In case you’ve missed this — stem cells have been used to partially restore movement in a 38 year old man who had his spinal cord completely severed by a knife attack in 2010. The cells came from his nose, and are technically olfactory ensheathing cells (OEC). They are unique cells — the only nerve fibres we know of that grow and make connections with the central nervous system. It’s no magic instant bullet, but a first step. It’s taken 19 months of intensive rehab after the transplant, but he is now able to drive. It’s not known if this procedure can help with paralysis caused by other, more messy causes of spinal breaks. The stab wound was a very clean cut.
It is almost 30 years since Prof. Geoffrey Raisman first identified the potential of OEC’s to repair nerve damage in mice. In November 2012 researchers in Edinburgh were able to restore a dogs ability to move hind legs.
Speaking earlier today Geoffrey Raisman described the results as “more impressive than man walking on the moon”. — speakingofresearch
There are at least three different methods of possibly curing paralysis which have all made announcements this year. In May a different group announced that electrical stimulation helped four men to voluntarily move limbs. Another group, also in May, announced that a different kind of electrical stimulation helped macque monkeys.
We can become experts in windmills, or we can help quadraplegics walk. Every dollar wasted on carbon sequestration is an opportunity missed, a cure delayed.
Some details from Medical News Today
In 2013, they reported how they safely transplanted nasal OECs into the spinal cords of three paraplegic patients who showed “neurological improvement.”
Mr. Fidyka was a recipient of this treatment. In the first of two operations, the surgeons removed one of his olfactory bulbs from high up in his nose and grew the OECs in culture.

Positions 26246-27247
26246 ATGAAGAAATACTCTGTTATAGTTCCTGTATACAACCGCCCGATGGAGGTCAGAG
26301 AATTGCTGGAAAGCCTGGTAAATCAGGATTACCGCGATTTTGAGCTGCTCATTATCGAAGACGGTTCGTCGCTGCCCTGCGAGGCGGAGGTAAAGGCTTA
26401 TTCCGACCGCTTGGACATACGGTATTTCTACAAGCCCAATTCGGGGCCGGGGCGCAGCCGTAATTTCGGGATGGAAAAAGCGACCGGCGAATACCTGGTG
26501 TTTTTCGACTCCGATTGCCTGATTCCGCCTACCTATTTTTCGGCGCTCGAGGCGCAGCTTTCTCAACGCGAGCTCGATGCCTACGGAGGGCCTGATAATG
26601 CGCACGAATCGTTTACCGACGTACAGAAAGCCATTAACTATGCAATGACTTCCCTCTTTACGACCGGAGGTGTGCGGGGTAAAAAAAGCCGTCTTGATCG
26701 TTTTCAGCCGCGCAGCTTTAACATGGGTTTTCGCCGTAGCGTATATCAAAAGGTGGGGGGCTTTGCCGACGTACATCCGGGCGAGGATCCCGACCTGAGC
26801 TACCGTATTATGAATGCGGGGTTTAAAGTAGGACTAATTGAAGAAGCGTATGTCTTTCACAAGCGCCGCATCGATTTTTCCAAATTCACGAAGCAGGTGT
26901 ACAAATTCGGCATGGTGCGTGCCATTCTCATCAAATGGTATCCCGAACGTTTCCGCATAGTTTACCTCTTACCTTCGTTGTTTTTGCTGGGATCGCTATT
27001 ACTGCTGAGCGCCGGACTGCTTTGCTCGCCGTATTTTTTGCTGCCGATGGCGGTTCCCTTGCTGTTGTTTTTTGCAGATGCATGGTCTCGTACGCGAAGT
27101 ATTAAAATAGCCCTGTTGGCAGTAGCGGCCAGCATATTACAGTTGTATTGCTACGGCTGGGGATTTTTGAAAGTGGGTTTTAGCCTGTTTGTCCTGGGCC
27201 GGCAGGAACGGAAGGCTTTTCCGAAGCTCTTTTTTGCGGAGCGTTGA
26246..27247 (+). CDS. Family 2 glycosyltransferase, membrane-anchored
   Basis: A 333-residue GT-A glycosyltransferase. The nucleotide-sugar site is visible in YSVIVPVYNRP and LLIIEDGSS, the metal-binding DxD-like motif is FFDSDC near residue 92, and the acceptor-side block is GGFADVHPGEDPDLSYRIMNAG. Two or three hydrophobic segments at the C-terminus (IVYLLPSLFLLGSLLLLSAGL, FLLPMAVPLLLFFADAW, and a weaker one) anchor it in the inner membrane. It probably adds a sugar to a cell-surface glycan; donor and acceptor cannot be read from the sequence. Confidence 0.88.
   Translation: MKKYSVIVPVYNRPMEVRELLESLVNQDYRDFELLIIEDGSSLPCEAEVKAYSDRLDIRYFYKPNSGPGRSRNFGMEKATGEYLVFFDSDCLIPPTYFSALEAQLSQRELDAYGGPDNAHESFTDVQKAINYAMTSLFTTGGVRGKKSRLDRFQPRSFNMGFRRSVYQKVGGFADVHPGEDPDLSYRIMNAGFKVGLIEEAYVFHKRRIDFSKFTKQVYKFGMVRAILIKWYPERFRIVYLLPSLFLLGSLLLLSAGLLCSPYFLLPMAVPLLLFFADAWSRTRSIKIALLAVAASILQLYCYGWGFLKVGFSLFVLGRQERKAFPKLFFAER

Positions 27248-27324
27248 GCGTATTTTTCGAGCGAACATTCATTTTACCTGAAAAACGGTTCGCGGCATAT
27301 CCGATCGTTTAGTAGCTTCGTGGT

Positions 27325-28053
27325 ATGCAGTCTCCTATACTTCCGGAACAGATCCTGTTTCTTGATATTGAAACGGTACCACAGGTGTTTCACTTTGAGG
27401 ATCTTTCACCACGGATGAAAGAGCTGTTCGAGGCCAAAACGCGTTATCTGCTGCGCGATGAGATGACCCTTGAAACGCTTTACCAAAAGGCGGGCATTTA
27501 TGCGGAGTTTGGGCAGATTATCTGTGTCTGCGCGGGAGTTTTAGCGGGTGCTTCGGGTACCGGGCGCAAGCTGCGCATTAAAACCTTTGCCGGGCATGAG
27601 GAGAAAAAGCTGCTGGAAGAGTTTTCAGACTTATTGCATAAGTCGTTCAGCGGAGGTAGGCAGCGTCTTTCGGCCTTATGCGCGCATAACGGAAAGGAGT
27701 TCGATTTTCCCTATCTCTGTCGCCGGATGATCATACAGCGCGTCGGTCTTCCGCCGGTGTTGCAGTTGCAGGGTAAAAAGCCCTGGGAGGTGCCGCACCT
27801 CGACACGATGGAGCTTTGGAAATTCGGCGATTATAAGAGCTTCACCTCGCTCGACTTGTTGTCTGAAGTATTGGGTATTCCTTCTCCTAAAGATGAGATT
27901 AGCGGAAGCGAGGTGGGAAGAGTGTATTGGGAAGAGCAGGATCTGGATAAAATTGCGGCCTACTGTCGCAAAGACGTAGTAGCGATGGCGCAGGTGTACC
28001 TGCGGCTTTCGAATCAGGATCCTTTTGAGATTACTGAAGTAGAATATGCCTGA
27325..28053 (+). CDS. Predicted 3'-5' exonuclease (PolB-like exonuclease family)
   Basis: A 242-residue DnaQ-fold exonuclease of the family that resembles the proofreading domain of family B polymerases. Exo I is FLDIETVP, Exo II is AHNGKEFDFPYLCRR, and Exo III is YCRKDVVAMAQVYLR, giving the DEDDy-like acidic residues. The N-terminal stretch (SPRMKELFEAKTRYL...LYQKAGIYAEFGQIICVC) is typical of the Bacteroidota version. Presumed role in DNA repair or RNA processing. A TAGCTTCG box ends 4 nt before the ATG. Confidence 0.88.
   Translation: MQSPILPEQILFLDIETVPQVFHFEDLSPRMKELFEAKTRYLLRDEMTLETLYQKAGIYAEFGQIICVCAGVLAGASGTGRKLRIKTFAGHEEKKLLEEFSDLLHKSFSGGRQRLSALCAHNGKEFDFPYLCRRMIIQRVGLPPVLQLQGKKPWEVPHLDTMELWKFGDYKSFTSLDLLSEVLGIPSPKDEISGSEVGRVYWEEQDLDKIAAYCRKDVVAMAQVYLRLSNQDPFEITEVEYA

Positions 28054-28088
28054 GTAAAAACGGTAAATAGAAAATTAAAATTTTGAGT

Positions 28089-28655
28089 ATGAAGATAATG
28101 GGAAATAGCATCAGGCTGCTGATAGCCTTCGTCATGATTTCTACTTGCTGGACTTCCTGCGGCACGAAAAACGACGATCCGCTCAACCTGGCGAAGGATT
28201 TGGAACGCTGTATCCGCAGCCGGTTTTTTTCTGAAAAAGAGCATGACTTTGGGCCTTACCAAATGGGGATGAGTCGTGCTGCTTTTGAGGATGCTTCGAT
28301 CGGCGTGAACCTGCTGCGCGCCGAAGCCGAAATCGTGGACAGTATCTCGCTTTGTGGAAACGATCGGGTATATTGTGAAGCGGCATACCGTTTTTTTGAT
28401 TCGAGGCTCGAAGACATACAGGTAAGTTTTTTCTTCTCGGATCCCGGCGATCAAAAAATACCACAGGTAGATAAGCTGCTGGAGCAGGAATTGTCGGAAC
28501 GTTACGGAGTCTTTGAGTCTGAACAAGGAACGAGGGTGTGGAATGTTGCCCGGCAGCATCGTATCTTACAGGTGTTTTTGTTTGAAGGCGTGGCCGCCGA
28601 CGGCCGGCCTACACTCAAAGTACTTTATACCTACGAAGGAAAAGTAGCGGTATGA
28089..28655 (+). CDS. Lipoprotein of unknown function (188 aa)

Two weeks later, using about 100 micro-injections on either side of the site, they transplanted the cultured OECs into his severed spinal cord, using a strip of nerves from his ankle to bridge the gap.
The idea was to use the OECs to spur the spinal nerve fibers to regrow across the gap, using the ankle nerve grafts as a bridge.
Mr. Fidyka has continued with 5 hours a day of intensive rehabilitation under the careful management of Prof. Tabakow and his team, who have refined and optimized the treatment after visiting many spinal injury projects around the world.
Nerve cells are special:
As with many breakthroughs this one did not happen overnight, indeed it is the result of decades of research. The story really begins in 1985 when Professor Geoffrey Raisman at University College London (for a good overview of his work see the UCL spinal Repair Group homepage) was studying the unique ability of nerve fibres in the olfactory system to grow and make the connections with central nervous system – an ability that other adult nerve cells lack and which is probably retained in the olfactory system due to the importance of preserving the ability to smell despite exposure of nerve cells in the nasal passages to toxins in the environment (a good sense of smell being crucial to survival for many mammalian species). He found that in a part of the brain termed the olfactory bulb of mice and rats a specific type of glial cell, cells that act to support and regulate the activity of the nerve cells along which nerve impulses travel , were responsible for creating the pathway along which the olfactory nerve fibres could regenerate (1).
h/t to Robert